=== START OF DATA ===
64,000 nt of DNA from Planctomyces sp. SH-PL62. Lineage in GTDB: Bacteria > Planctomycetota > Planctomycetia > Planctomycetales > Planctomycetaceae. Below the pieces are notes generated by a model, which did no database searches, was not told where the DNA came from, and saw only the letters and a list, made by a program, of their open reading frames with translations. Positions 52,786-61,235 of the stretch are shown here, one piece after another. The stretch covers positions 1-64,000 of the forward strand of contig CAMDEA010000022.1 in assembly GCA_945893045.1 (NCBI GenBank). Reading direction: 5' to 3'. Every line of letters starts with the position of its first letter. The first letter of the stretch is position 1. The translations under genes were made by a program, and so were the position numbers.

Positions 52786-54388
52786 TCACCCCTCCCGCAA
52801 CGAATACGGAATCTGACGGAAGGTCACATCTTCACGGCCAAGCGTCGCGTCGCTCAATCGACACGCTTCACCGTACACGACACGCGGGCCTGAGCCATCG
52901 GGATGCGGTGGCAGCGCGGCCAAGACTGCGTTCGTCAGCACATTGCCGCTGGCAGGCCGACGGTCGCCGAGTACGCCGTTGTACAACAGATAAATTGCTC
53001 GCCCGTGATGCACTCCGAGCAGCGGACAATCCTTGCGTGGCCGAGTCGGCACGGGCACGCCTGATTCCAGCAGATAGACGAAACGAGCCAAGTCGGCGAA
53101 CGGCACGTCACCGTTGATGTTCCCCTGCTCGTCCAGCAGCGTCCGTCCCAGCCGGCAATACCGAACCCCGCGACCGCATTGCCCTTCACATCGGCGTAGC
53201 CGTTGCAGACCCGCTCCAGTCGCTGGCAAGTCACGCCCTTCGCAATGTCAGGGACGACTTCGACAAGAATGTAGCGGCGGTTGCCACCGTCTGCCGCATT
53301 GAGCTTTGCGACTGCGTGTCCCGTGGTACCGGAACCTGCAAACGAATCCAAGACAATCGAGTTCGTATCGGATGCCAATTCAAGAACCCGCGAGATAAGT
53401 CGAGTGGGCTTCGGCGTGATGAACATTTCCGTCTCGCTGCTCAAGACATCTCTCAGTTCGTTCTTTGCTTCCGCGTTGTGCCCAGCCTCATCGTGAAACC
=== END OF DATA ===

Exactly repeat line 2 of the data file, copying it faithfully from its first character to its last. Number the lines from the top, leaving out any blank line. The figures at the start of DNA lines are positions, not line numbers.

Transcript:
Positions 52786-54388